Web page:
Water and Redox Evolution in Earth’s Mantle

Feb. 8, 2024
3:30 p.m. - 4:30 p.m.
3853 Slichter Hall

Presented By:

  • Jun-Jie Dong - Caltech
See Event on Google.
Subscribe to Calendar

This talk explores the interrelated evolution of water and the oxidation state of the Earth's mantle through thermodynamic modeling. I'll begin by showing how the capacity of the Earth's mantle to hold water increases as it cools. This finding suggests that Earth's early, hotter mantle may have held less water, potentially leading to an Archean "water world" with minimal land exposure. I'll then quantify the iron disproportionation reaction in the cooling mantle and discuss the extent to which the precipitated metallic iron in the mantle reacts with subducted water over Earth's history. Geologic evidence for the mantle redox state will be used here to refine our understanding of the subducted water budget through geologic time, linking the evolution of water and the oxidation state of the Earth's mantle through a deep oxygen cycle.

The Potential Role of Marine Biogenic Methane Cycling on the Early Earth Biosphere: Insights from Green Lake in Fayetteville, New York

Feb. 15, 2024
3:30 p.m. - 4:30 p.m.
3853 Slichter Hall

Presented By:

  • Emily Klonicki - EPSS
See Event on Google.
Subscribe to Calendar

Earth has experienced significant shifts in its ecosystems over its long history, propelled by microbial metabolic diversification in its ancient oceans. However, unraveling the contribution of the earliest forms of life to planetary evolution poses a persistent challenge because of limited physical and chemical records. Analog sites have deepened our knowledge of early life and its co-evolving environments. Green Lake near Fayetteville, New York, is an exceptional analog site relevant to the Proterozoic oceans (2.5 to 0.541 Ga), given its persistent anoxic/euxinic conditions and productive shallow chemocline. The relevance of this modern analog is elevated because of remaining uncertainties in methane’s early role in the primitive biosphere. Using a combination of sediment and water column analysis across the chemocline, potential electron acceptors and donors (sulfur, nitrogen, iron, and carbon-species) were constrained. Relevant methane cycling metabolic rates were investigated using radiotracer techniques, specifically, incubations with 14C-methane, 14C-mono-methylamine, and 35S-sulfate were conducted ex-situ. The evidence examined from Green Lake supports the notion of productive biogenic methane cycling in early euxinic settings with important implications for climate regulation and biosignatures that are relevant within and beyond our solar system.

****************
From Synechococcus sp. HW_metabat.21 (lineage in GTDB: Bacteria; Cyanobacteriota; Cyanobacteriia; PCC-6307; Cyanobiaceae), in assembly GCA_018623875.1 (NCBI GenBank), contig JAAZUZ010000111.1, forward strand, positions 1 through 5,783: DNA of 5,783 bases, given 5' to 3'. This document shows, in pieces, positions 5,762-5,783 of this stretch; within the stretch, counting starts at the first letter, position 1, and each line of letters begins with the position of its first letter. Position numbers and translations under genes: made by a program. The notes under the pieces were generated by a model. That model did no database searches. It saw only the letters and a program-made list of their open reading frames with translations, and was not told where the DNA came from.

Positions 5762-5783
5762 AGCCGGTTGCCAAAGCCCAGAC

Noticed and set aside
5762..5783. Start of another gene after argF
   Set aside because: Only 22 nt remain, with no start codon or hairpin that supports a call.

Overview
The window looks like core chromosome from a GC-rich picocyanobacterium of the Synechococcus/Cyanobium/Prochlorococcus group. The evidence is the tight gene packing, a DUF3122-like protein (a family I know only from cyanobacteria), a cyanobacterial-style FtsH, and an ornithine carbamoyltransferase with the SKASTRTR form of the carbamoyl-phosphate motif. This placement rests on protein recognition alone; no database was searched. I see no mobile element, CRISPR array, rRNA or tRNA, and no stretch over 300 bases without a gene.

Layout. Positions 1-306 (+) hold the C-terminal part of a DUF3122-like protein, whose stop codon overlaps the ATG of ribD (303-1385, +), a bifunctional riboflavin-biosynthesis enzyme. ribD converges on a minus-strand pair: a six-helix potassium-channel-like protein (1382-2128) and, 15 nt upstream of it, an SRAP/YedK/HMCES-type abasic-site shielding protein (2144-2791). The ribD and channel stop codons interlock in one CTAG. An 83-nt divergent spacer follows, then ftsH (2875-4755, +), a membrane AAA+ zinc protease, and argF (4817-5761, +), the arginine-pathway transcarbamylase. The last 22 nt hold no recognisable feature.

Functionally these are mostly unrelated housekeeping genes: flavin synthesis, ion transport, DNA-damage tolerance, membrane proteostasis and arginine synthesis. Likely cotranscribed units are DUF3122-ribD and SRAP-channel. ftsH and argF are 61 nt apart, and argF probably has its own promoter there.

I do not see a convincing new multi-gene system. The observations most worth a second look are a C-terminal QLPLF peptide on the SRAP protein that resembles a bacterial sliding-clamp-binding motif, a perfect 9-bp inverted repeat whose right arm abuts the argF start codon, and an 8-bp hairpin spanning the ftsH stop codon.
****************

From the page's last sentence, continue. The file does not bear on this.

Unveiling lunar volcanic gas: A peek through samples

Feb. 22, 2024
3:30 p.m. - 4:30 p.m.
3853 Slichter Hall

Presented By:

See Event on Google.
Subscribe to Calendar

Volatile-rich magma is present on the Moon as evidenced by the pyroclastic deposits and by vesicular basalts. Despite these examples, we only started to recognize the presence of OH in the pre-eruptive lunar magma about 15 years ago. In contrast, sample-based observations of volcanic gas are mostly absent, mainly due to the fact the volcanic gas involved in these eruptions had long gone. However, vapor deposits left by lunar volcanic gas can provide insights on the chemistry and species of lunar volcanic gas. Here, I present our recent observations at nano- to micro-meter scale in lunar samples enabled by microbeam techniques.

Topic TBD

Feb. 29, 2024
3:30 p.m. - 4:30 p.m.
3853 Slichter Hall

Presented By:

See Event on Google.
Subscribe to Calendar
Seminar Description coming soon.

Topic TBD

March 7, 2024
3:30 p.m. - 4:30 p.m.
3853 Slichter Hall

Presented By:

  • Daniel Sepulveda/Hayley Bricker - EPSS
See Event on Google.
Subscribe to Calendar
Seminar Description coming soon.

Topic TBD

March 14, 2024
3:30 p.m. - 4:30 p.m.
3853 Slichter Hall

Presented By:

See Event on Google.
Subscribe to Calendar
Seminar Description coming soon.